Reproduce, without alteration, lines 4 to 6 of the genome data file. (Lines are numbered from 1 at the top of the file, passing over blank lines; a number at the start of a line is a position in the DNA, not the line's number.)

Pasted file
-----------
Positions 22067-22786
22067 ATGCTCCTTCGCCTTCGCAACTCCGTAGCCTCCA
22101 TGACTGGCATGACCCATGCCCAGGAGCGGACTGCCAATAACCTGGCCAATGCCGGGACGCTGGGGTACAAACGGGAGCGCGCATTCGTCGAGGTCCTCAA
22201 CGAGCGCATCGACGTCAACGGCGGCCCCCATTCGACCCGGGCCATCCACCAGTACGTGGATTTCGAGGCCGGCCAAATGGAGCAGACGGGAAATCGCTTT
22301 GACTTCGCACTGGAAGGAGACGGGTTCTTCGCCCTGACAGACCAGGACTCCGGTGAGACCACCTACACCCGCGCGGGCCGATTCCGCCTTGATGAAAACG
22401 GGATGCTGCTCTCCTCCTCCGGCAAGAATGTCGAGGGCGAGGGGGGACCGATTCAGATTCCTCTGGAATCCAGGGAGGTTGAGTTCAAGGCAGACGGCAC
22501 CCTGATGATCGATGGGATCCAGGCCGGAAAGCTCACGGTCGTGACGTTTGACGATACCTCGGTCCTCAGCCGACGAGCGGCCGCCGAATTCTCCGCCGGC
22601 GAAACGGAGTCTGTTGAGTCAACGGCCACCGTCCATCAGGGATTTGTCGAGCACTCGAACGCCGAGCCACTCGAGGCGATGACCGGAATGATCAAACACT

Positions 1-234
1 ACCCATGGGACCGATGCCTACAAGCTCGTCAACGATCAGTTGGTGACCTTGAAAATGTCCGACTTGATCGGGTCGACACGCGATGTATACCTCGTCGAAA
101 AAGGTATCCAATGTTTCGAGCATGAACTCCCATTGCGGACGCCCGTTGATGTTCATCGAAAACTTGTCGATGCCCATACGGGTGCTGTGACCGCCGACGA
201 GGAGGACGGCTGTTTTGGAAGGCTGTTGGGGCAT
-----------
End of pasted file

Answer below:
22201 CGAGCGCATCGACGTCAACGGCGGCCCCCATTCGACCCGGGCCATCCACCAGTACGTGGATTTCGAGGCCGGCCAAATGGAGCAGACGGGAAATCGCTTT
22301 GACTTCGCACTGGAAGGAGACGGGTTCTTCGCCCTGACAGACCAGGACTCCGGTGAGACCACCTACACCCGCGCGGGCCGATTCCGCCTTGATGAAAACG
22401 GGATGCTGCTCTCCTCCTCCGGCAAGAATGTCGAGGGCGAGGGGGGACCGATTCAGATTCCTCTGGAATCCAGGGAGGTTGAGTTCAAGGCAGACGGCAC